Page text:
Dissertation/Thesis Abstract

Impact of freshman-year alcohol violations on retention at a regional, Midwestern, 4-year, public higher education institution
by Hoffmann, Kori T., Ed.D., University of Missouri - Columbia, 2015, 206; 10182607
Abstract (Summary)

This quantitative study examined over 7,000 freshmen at a regional, Midwestern, 4-year, public higher education institution. The participants were separated as either having a freshman-year alcohol violation or not having a freshman-year alcohol violation and then analyzed. The results of the study found that there was not a significant difference in retention for those with a freshman-year alcohol violation compared to those without a freshman-year violation. However, when looking only at those participants with a freshman-year alcohol violation, a logistic regression analysis showed that high school GPA, minority racial status, amount of financial aid disbursed, not receiving loans, and not being Pell-eligible were all significant factors indicating a participant was more likely to return to school. However, this model only accounted for 18% of the variance in retention and future studies will need to include more variables to account for more variance in retention.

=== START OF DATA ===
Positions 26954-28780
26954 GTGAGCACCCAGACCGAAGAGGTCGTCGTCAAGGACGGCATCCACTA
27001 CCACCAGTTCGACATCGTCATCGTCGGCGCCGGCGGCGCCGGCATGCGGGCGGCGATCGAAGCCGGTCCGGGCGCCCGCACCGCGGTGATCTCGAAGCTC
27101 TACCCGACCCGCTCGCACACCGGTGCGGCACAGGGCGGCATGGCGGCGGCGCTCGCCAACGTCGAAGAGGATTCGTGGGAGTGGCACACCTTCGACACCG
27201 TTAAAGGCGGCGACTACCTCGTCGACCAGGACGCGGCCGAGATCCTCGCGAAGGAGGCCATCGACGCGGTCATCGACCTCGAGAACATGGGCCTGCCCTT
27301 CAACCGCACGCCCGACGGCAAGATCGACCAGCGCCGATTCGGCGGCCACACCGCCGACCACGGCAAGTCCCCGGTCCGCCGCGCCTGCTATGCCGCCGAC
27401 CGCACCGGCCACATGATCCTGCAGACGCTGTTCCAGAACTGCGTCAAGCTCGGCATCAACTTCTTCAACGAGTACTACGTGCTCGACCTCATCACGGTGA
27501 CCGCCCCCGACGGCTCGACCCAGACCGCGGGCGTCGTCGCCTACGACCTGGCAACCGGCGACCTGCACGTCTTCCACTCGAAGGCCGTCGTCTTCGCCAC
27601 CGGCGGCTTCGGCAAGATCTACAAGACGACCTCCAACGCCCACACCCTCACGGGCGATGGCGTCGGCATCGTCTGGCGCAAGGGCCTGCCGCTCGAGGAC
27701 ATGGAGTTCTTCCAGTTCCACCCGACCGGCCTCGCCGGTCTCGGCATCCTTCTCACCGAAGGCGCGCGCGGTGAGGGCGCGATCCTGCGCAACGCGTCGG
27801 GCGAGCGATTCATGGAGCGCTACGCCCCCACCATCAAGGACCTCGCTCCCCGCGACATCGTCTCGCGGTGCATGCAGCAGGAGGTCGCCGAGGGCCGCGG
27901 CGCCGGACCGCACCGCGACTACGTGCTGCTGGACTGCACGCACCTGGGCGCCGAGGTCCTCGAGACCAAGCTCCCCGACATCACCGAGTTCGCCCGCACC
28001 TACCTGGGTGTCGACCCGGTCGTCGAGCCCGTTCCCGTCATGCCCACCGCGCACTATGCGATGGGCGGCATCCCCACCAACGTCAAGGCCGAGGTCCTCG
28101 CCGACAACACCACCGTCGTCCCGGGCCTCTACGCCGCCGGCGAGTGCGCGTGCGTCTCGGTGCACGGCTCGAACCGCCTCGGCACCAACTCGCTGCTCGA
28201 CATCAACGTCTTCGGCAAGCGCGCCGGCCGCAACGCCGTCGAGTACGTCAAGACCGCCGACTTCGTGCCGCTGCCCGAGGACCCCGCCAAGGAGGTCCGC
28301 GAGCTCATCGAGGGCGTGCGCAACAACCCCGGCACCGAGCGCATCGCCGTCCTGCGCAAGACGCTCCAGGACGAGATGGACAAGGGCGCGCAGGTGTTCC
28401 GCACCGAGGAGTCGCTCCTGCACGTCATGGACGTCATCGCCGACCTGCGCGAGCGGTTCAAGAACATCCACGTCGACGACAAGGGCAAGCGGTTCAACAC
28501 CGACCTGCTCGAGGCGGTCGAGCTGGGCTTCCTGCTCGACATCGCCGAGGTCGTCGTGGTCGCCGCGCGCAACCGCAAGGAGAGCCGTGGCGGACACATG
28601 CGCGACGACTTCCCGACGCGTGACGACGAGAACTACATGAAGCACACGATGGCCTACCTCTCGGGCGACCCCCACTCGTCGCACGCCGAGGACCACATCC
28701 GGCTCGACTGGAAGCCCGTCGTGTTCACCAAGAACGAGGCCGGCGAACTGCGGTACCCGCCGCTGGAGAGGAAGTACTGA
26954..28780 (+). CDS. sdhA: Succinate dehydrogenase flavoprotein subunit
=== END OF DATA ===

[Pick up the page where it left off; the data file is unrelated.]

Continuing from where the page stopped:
Indexing (document details)
Advisor: Wall, Timothy J.
School: University of Missouri - Columbia
School Location: United States -- Missouri
Source: DAI-A 78/03(E), Dissertation Abstracts International
Subjects: Higher Education Administration, Higher education
Keywords: Alcohol, Detention, Higher education, Student conduct
Publication Number: 10182607
ISBN: 978-1-369-30931-7
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